The key to more efficient government buying lies in giving federal workers greater freedom to make smart decisions, the leader of defense giant Northrop Grumman told a crowd of contracting professionals in a speech Monday.
To achieve the government mandates of affordability and good performance in a tight budget environment, acquisition officials — the people who decide how the government buys something — must have “the flexibility to get the job done,” said Wes Bush, Northrop’s chief executive.
He was speaking at the National Contract Management Association’s annual World Congress, a gathering of government officials and industry workers from the procurement world.
Despite an environment in which contractors are being asked to do more with less, Bush said he was optimistic about improving the government-contractor relationship. Defense spending has declined by 25 percent since its peak in 2010, he said.
Officials should have the ability to exercise judgment during negotiation, instead of using a “cookbook” methodology, he said.
“The predicate of negotiating a good contract must be the realization that one size does not fit all,” said Bush.
His remark was directed at the government’s move to give award contracts more on a basis of who is offering the lower price. Contractors say this approach can hurt the quality of work they can offer and dents their bottom lines.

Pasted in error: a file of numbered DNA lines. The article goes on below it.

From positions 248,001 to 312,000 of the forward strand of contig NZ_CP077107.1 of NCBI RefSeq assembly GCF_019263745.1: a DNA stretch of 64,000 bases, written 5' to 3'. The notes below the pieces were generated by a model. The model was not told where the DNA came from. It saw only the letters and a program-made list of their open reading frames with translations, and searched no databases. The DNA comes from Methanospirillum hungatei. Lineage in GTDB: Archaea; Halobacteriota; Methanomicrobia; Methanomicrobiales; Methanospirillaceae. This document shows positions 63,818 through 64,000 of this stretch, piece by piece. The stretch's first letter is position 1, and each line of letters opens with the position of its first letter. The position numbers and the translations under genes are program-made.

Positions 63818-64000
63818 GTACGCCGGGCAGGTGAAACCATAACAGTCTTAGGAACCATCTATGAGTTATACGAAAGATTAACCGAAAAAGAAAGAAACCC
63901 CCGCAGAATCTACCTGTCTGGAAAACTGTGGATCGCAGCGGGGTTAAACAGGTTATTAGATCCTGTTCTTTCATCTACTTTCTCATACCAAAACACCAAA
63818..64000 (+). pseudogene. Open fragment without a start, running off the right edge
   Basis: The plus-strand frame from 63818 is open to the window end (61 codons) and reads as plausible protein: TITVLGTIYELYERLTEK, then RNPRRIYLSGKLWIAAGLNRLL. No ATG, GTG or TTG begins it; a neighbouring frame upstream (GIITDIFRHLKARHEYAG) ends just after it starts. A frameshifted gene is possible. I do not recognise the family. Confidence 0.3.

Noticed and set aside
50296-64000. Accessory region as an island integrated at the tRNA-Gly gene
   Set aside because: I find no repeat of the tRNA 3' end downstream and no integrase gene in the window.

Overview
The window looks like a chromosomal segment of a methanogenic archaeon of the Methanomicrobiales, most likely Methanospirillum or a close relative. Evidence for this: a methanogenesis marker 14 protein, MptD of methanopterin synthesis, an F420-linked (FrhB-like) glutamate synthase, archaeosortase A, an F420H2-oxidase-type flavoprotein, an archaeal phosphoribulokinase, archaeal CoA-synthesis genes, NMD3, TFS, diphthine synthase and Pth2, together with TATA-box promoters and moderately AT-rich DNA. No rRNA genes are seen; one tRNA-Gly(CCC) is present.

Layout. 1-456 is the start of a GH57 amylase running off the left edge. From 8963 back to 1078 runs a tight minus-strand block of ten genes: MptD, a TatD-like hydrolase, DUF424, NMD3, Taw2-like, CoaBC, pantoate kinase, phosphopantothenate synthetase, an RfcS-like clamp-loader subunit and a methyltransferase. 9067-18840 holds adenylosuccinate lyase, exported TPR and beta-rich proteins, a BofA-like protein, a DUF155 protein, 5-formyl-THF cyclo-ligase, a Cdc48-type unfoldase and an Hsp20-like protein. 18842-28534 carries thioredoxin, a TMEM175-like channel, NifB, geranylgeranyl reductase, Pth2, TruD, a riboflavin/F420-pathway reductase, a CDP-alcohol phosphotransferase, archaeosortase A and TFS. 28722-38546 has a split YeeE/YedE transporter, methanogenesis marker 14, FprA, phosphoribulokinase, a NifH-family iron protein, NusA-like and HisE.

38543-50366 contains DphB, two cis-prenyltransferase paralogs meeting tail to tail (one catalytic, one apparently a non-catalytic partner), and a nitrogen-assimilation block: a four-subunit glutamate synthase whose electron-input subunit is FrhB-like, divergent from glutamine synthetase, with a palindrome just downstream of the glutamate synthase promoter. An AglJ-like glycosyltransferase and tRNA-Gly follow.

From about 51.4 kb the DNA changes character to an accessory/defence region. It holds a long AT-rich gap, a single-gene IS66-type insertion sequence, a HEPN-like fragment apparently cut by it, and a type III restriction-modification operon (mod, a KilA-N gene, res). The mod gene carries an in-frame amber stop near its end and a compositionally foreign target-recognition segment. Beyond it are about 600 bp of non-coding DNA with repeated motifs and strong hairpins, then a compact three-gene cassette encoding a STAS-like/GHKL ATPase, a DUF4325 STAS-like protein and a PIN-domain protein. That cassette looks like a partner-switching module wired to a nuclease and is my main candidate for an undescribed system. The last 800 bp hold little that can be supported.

At Northrop Grumman, the flexible approach was already in practice, Bush said.
“When we send our team to negotiate, the person at the table is fully empowered to make the deal,” he said.
Another aspect of the government-contractor relationship that needed improvement was the management of intellectual property rights, Bush said.
“There is a growing trend today for some government organizations to attempt to claim all intellectual property rights for any new development,” he said. “It is a threat to the continuing success in developing superior technology.”
To address the issue of government access to technology, Bush advocated for the use of more open systems architecture — a strategy used to build systems that are broken into independent, reusable pieces.
“This approach encourages continuous innovation,” he said.